Later today, President Obama is going to address the nation on the subject of the Afghanistan war.Specifically, he’s going to make good on a promise made a year-and-a-half ago: to begin the withdrawal of American troops from Afghanistan next month.
The big question everyone’s been speculating about in the run-up to this announcement has been how big a reduction the president will announce.
A month-and-a-half ago, I laid out the options open to the president to answer the “How many troops to withdraw?” question. Back then, I put it:
Now that Bin Laden is dead, Obama has a wider range of options to choose from, in terms of how fast he’s going to get our troops home. Bin Laden’s death meant (among other things) that Obama has the political leeway to withdraw troops much faster now. The American public is tired of this war (when they even notice we’re still fighting it), and the politicians have slowly come to realise this fact. Both Democratic and Republican support for the war is fading in Congress, which (again) makes Obama’s task that much easier.
Obama will likely lay out only the first phase of his withdrawal plans in a few months, though. He’ll announce the number of troops that will be coming home over the course of six months (or possibly as long as a year), and then he’ll reassess the situation. This is in keeping with the way he’s run America’s wars so far, so he’ll likely continue the same pattern. No matter what he announces, his critics will say he’s either going too slow or too fast, but his choices fall roughly into three categories of troop withdrawal numbers: small, medium, and large.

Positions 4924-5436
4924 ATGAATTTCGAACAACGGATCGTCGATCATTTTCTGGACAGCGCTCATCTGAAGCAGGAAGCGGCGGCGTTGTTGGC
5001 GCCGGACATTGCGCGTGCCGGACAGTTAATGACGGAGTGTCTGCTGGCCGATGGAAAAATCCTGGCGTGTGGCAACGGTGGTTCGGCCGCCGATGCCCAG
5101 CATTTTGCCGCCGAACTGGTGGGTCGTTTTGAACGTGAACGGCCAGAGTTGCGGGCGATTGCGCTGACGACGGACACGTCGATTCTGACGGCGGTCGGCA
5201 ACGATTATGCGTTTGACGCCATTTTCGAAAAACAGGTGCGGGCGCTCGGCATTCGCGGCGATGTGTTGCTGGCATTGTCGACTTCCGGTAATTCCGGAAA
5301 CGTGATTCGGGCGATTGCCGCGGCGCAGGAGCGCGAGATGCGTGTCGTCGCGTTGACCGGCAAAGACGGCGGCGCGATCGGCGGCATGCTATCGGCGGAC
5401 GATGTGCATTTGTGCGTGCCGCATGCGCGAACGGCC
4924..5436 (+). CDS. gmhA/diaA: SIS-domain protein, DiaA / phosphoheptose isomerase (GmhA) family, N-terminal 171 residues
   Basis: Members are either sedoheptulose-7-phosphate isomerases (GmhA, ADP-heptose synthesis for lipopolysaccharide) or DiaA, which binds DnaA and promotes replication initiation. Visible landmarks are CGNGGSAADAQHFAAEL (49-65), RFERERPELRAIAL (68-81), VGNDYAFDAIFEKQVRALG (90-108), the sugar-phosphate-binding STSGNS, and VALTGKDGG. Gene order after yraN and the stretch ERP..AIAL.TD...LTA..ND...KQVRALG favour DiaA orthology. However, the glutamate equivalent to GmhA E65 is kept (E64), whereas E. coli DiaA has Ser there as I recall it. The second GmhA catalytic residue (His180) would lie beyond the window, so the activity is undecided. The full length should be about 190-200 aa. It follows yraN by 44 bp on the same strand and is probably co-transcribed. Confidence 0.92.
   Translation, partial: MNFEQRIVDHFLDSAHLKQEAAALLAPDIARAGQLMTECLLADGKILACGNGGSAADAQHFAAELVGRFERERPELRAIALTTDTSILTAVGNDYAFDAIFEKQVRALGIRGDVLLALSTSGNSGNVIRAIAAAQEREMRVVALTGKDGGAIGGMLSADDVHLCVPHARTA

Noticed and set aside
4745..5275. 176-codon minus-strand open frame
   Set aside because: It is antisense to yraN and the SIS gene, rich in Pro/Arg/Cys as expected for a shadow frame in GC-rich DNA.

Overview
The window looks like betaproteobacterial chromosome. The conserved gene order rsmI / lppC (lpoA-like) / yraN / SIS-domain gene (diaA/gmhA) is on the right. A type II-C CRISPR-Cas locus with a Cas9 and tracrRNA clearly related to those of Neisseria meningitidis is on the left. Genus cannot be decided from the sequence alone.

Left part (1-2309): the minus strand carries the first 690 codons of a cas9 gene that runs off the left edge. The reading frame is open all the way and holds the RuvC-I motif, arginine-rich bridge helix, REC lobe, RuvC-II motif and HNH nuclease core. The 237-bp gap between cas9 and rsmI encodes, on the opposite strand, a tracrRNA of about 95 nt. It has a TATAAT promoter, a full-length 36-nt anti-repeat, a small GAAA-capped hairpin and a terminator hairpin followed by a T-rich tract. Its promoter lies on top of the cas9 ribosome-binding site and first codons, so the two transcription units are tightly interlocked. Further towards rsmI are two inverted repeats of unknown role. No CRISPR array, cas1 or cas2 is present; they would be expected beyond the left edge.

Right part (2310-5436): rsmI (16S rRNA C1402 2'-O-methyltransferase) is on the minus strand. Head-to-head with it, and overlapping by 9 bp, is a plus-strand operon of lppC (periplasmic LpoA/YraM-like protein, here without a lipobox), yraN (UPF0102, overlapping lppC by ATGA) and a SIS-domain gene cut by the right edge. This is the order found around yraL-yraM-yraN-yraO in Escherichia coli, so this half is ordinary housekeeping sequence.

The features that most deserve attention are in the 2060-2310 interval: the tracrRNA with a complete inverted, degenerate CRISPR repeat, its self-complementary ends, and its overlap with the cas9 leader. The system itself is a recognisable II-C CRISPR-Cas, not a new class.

I then went on to define “small” as 5,000-10,000 troops pulled out before the end of this year, “medium” as 10,000-25,000, and “large” as over 25,000 troops withdrawn. I further concluded that “medium” was the likely route Obama would take, writing:
The numbers are big enough that it cannot be called a “token” withdrawal, but not so large as to give the image of just abandoning the country to its fate. This would still leave roughly 75,000-90,000 troops in Afghanistan next year, which is still over twice the number Bush ever devoted to the war. Obama will likely (no matter how fast he withdraws initially) review the Afghanistan situation at the end of this year, and could then elect to slow the withdrawal after a fairly large initial pullout, if circumstances on the ground merit it. Obama could also speed up the withdrawal in 2012.
As I stated, Obama’s going to open himself up to criticism no matter what plan he announces. Some will say he’s pulling out too fast, and some will say he should bring all the troops home immediately. By choosing a moderate — but still substantial — number somewhere in the 10,000-25,000 range, Obama can make the case that he’s begun a significant withdrawal of troops but also that he’s not just bugging out entirely all at once.
Today, I not only stand by what I predicted, I will further narrow this prediction down. Obama, from many accounts (which could be wrong, I hasten to point out), will be using a tactic in his primetime speech to the nation tonight which I would call “muddying the waters.” What I mean by this is that the president is going to have a more complicated withdrawal schedule than one might have expected. There will likely be an “initial phase” of withdrawal, lasting roughly from July to the end of the year; there will be a “medium-term phase” which will extend throughout 2012; and then there will be a “final phase” ending in 2014, when the war is slated to wind down entirely.
By laying all of this out, Obama makes it hard for critics to make sweeping statements about his withdrawal plans. Which will be the desired effect by the White House. My guess is that the phrase “in consultation with the generals on the ground” will be heavily relied upon during the president’s speech, to give him lots of wiggle room for the medium and long term. The “conditions on the ground” phrase will also be deployed in the president’s speech in a similar fashion.